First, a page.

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How to Build Your Child’s Vocabulary

Vocabulary plays an important part in learning to read. For example, when a beginning reader sees the word dog in a book, he begins to sound it out. When he realizes that he is very familiar with the word dog, he reads it with confidence.

How to Build Your Child's Vocabulary - From All About Reading

But what if the child comes across the word yak in a story? If he has never heard of a yak, he may try to sound out the word, but may then begin to second guess himself. Is this a real word? Have I decoded it properly?

A similar thing can happen with older students, too. If a student comes across the word bovine but it’s not in his vocabulary, he may become frustrated.

A large vocabulary is critical for reading comprehension. This article will show you how to include vocabulary development in your child’s educational plans, as well as some pitfalls to avoid.

Four Types of Vocabulary

When we talk about vocabulary, we are actually talking about four related vocabularies. In order from largest to smallest they are:

  1. Listening vocabulary (words we can hear and understand)
  2. Reading vocabulary (words we can understand when we read)
  3. Speaking vocabulary (words we use when we talk)
  4. Writing vocabulary (words we use when we write)

For younger students who are still learning to read, speaking vocabulary is generally larger than their reading vocabulary. But for older readers who are past the “learning to read” stage and who have entered the “reading to learn” stage, this is the typical order.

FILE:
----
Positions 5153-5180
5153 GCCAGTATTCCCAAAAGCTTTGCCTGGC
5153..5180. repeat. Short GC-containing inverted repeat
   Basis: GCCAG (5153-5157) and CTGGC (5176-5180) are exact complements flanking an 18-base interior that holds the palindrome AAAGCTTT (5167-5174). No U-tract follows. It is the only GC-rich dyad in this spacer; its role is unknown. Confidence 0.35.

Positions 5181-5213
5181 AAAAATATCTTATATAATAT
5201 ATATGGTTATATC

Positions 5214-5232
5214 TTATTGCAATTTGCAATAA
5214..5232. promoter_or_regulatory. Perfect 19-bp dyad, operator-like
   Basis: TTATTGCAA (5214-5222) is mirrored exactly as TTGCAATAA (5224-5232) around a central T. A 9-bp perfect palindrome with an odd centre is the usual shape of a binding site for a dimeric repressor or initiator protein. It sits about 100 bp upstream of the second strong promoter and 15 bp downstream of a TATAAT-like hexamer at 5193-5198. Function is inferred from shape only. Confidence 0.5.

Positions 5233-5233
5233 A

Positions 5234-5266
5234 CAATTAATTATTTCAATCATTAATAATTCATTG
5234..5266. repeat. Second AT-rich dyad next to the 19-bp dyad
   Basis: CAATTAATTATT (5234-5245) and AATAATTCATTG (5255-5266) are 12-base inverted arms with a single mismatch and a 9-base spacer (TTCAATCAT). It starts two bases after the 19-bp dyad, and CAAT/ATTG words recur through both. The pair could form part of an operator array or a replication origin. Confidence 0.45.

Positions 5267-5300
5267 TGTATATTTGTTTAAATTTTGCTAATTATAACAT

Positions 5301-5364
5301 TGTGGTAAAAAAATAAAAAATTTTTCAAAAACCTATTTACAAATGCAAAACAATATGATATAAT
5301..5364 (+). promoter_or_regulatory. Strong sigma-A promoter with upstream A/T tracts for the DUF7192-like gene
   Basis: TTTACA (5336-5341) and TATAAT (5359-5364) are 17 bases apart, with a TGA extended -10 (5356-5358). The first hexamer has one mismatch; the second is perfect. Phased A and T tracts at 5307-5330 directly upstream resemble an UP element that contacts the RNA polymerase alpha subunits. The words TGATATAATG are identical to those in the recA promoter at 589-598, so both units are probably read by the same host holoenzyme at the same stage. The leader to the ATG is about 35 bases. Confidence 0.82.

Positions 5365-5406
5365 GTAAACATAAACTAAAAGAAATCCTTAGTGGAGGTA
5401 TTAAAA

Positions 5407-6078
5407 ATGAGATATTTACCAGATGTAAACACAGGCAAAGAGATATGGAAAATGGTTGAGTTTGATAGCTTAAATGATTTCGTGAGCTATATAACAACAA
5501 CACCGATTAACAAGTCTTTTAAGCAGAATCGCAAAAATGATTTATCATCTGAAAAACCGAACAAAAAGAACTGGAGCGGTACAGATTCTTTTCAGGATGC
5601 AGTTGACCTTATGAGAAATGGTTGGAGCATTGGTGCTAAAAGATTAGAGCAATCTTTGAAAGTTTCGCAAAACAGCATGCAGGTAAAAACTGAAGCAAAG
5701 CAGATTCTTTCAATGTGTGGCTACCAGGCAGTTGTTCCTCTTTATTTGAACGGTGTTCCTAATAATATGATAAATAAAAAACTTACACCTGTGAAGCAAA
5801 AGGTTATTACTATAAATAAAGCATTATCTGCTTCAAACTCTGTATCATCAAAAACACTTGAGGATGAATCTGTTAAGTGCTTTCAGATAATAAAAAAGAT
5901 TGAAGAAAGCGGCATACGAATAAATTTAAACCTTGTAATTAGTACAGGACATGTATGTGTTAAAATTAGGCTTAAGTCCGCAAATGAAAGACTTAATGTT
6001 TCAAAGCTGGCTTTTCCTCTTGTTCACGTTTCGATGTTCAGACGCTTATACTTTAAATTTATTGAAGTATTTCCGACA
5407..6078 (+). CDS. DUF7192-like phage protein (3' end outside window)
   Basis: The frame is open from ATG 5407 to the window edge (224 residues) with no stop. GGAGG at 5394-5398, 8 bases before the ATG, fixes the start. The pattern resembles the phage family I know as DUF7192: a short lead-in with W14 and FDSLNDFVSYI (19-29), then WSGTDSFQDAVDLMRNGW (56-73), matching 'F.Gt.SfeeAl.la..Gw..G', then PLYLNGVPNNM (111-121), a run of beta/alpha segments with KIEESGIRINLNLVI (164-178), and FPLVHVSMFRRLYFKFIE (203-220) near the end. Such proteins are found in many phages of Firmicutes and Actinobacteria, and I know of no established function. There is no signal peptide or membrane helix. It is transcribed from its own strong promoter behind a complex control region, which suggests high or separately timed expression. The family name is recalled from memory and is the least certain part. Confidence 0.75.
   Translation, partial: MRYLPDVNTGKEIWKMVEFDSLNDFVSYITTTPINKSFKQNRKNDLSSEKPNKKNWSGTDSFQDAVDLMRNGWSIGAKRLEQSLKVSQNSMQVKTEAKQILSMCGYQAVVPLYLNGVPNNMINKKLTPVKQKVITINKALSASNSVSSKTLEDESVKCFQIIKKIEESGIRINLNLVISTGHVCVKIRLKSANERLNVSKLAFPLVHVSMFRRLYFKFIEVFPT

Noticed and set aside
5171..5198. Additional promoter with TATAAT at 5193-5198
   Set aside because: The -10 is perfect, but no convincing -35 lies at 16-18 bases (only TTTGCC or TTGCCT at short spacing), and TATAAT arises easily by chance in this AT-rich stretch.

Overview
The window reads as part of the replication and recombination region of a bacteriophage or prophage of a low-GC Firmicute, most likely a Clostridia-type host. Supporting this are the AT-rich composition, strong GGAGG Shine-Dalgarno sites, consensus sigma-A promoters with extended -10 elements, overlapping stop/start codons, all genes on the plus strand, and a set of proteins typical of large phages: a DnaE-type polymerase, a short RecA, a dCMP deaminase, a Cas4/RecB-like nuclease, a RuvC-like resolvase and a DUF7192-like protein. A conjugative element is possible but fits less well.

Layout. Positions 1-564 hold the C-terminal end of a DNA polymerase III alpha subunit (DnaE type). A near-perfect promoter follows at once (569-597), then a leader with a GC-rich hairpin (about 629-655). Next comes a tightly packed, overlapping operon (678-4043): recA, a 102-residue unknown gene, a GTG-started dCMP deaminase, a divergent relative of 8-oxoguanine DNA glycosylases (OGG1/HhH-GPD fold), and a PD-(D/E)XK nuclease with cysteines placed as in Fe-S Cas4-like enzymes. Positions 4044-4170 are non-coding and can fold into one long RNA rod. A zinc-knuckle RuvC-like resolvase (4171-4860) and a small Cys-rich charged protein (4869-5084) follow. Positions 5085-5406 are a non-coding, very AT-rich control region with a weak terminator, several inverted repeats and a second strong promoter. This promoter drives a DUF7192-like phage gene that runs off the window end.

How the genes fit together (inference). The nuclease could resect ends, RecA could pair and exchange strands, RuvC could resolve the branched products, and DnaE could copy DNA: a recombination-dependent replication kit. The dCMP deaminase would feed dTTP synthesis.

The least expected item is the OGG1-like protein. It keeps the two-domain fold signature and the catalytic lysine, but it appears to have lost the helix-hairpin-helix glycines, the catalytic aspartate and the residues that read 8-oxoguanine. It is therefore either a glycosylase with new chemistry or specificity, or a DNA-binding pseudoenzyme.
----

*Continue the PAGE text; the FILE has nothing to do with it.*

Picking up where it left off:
How to Build Your Child's Vocabulary - From All About Reading

There is a high correlation between the four vocabularies. Growth in one area generally leads to growth in another. But is it possible for you to influence this growth? The simple answer is YES!

So let’s look at how to increase your child’s vocabulary.

Two Main Approaches to Vocabulary Development

How to Build Your Child's Vocabulary - From All About Reading

Most vocabulary is attained through indirect methods:

Direct vocabulary instruction includes things such as:

Both indirect and direct methods of building vocabulary are important, but let’s look at what doesn’t work when trying to build your child’s vocabulary.

Five Common Mistakes in Teaching Vocabulary Words

Does this routine sound familiar?

It’s Monday–time to learn a new list of twenty vocabulary words. The children look up the words in the dictionary and copy the definitions. On Tuesday they will use the words in a sentence, and on Wednesday they will complete a fill-in-the-blank worksheet or even a fun vocabulary crossword puzzle. On Friday there will be a quiz on the twenty words. Then, whether they remember last week’s words or not, on Monday it will be time to start all over again.

Although many of us were taught vocabulary words this way, even the most compliant kids groaned inwardly at this demotivating routine.

Here’s the problem: the list-on-Monday, test-on-Friday approach to teaching vocabulary simply isn’t effective. It does, however, illustrate these common mistakes:

  1. Assigning too many new vocabulary words at one time.
  2. Teaching vocabulary words out of context.
  3. Expecting students to recall vocabulary words after a single exposure to the word.
  4. Making vocabulary development a boring topic that kids want to avoid.

And then there is a fifth common mistake:

  1. Skipping vocabulary development entirely.

And this is really where the rubber meets the road. Vocabulary that is developed naturally rather than taught using the more traditional method above is much more likely to stick with your child.

How Does All About Reading Build Vocabulary?

Each story lesson in the All About Reading program includes direct and indirect vocabulary lessons that offer a variety of ways for your child to learn new words. The sampling below shows the range of vocabulary-building activities that can be found in AAR lessons.

Vocabulary words are illustrated and then used in the next story.

AAR Level 1 Story and Activity